By Kyle Williams
KNOXVILLE, Tennessee -- Jordan Reynolds came to Tennessee in 2013 as a McDonald’s All-American in high school. She started 85 games over her career, made the SEC All-Tournament team as a sophomore, and had the best assist-to-turnover ratio in the conference as a senior in 2016-17.
Each of these accomplishments would make it not surprising, then, that the Atlanta Dream chose Reynolds with the 19th overall selection in the April 13 WNBA Draft. One person, however, who wasn’t sure whether she would be picked early - if ever - was the 5-foot-11 guard from Portland, Oregon, herself.
“I didn’t think I was going to get drafted at all, because my agent told me a week before that my name wasn’t on the draft board,” Reynolds said. “Then he called me the same day of the draft and said my name was on the board, and he said ‘you might get picked, you might not,’ so I told myself to not get my hopes up. Then it happened and words couldn’t express my joy.”
Reynolds, who said she was in a movie theatre when her agent called her with the news, didn’t have a chance to see the outpouring of support she received until later that night.
“I had turned off all my notifications on my phone, and people had been texting me so I had like 50 unread text messages,” she said. “It was crazy to see.”
She was able to spend time celebrating with her teammates and coaches, but the reality of achieving a goal she had spent so much of her life working toward was the ultimate feeling for Reynolds.
“Nothing’s ever set in stone, so it was great just to see that my dreams were coming true,” she said.
Reynolds had little time to process the thrill of being drafted, as she reported to practice in Atlanta just four days later. She will have the privilege of playing under head coach Michael Cooper, a five-time NBA champion as a player with the Los Angeles Lakers and two-time champion in the WNBA coaching the L.A. Sparks.
Reynolds said she is already enjoying the experience of learning from a coach with a championship pedigree.
“He’s a very enthusiastic coach, but he’s very forward, and very blunt,” she said. “It’s just a different coaching style, and he’s really hard on us but he does care a lot about us. He tells us things for the greater good, and I really like it so far.”
Reynolds was the first of two Lady Vol seniors to be selected in this year’s draft, as Schaquilla Nunn was taken by the San Antonio Stars in the third round. Reynolds acknowledged how important it was not only to see a friend be chosen, but also to continue the legacy that Tennessee has established in the WNBA.
“It just goes to show what type of program Tennessee is for women’s basketball,” she said. “Since I’ve been here, someone’s gotten drafted every year.”
In fact, UT now has had eight players taken by the WNBA during the five-year Holly Warlick era. In all, 39 student-athletes from Tennessee have been selected during the league’s history.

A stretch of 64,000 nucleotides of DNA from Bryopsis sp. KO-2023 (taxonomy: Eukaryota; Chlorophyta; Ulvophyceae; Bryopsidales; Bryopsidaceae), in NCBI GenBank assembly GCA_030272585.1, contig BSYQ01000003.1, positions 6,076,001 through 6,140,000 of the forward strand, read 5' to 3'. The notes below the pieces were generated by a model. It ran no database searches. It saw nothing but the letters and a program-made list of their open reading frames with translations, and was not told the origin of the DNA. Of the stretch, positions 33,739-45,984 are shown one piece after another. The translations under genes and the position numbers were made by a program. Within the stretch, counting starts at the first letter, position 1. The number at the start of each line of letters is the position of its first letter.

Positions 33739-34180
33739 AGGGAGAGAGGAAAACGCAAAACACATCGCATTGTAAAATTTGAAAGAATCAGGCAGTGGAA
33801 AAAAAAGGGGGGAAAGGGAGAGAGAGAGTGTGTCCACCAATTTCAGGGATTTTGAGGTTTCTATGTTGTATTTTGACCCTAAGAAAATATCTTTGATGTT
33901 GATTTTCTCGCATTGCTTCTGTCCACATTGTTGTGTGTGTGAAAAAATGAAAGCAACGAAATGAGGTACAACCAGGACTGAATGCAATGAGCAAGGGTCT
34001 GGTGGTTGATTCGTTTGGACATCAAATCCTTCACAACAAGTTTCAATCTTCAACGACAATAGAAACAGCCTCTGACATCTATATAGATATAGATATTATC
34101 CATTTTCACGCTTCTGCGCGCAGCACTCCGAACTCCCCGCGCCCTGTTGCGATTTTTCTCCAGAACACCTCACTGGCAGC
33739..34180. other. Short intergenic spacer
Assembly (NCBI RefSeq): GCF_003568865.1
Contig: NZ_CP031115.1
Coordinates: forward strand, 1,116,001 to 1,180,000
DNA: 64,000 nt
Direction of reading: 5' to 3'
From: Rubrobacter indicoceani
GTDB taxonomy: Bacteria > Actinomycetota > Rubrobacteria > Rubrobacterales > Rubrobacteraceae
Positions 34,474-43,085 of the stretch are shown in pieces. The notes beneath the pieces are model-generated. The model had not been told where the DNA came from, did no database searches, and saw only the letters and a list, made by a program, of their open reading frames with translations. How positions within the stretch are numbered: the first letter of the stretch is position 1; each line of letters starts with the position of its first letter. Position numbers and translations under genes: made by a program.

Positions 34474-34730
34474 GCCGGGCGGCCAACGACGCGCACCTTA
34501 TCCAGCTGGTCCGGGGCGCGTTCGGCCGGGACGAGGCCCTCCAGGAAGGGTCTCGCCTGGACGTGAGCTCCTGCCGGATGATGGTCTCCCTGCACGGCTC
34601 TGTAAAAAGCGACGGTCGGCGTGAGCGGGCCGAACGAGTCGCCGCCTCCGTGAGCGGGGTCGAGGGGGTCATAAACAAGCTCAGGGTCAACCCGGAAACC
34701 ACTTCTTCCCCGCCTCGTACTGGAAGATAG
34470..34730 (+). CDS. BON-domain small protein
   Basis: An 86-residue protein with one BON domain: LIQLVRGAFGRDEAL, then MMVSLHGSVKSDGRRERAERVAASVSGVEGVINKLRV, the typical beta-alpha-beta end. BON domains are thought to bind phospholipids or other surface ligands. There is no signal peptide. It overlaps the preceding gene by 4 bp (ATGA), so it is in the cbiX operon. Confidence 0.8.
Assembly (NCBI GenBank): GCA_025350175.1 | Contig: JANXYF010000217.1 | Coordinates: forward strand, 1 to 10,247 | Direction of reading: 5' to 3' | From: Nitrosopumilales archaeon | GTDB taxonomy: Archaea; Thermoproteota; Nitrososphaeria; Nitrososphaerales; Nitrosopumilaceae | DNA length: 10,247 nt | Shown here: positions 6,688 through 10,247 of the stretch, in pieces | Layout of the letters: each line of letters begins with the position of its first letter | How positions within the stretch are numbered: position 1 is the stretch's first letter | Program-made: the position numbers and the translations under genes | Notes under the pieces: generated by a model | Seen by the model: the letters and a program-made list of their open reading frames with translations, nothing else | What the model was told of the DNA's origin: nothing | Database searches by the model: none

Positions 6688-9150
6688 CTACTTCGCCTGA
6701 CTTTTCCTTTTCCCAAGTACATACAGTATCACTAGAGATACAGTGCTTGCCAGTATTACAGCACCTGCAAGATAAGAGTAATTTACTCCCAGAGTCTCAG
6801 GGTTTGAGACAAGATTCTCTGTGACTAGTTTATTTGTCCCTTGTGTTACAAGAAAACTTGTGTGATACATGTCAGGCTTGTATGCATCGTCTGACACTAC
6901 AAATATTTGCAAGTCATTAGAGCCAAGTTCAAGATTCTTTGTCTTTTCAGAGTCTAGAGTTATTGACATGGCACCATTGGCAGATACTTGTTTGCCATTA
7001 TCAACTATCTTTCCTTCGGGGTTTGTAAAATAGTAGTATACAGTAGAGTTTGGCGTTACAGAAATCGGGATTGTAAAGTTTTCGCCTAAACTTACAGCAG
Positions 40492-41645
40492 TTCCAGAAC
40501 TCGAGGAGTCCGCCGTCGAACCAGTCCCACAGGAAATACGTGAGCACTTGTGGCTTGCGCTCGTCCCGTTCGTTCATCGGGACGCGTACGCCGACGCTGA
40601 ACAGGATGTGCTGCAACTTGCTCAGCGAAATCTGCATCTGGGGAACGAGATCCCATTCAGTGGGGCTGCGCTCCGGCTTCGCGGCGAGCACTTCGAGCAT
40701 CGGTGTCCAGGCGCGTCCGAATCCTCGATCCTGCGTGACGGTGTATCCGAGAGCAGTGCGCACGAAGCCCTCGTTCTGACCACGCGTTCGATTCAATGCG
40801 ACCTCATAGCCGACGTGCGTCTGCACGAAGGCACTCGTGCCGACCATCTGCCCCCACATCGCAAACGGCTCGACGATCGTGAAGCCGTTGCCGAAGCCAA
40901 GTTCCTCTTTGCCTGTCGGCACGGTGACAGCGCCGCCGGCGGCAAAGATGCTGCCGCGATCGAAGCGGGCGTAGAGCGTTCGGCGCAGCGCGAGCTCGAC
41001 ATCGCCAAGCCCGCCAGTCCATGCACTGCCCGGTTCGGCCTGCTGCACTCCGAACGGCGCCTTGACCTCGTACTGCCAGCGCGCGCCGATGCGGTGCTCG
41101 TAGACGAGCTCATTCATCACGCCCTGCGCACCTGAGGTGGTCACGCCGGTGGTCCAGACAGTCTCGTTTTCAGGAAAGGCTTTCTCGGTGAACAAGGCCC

Reynolds was grateful for the exposure she got playing for a premier program as well as against the highest level of competition.
“That’s what prepared me the most,” she said. “With our tough schedule over the past four years, I’ve probably played against everybody. When you play in the league that we play in, it was a great standpoint to see all the great players and teams, and to just get prepared for something like (the WNBA),” she said.
Reynolds said she would like to one day travel overseas and compete for an international team. While she hasn’t considered a specific location, she feels the experience would be a once-in-a-lifetime opportunity that many women’s players have taken advantage of over recent off-seasons.
“I think it would be a great opportunity just to say I’ve done it,” she said. “A lot of players have gone through it and they either enjoy it or they don’t, but I just want to have the experience for myself when the chance presents itself.”
Looking ahead to life after her playing career, Reynolds said she could see herself coaching at the college level, particularly because of past success that former Lady Vols have found in that field. She also would like to work for sportswear giants Nike or Adidas, which both have headquarters in her home state of Oregon.
For now, Reynolds will look to bring crowds to their feet in the WNBA the same way she did so often in Knoxville, a place that she felt gave her an advantage for when she arrived to a professional training camp.
“Coach Holly told us that you never know who’s watching you,” she said. “You have to be your best you at all times no matter where you are, because we have fans across the country and they know who you are, so that’s totally changed me as a person.”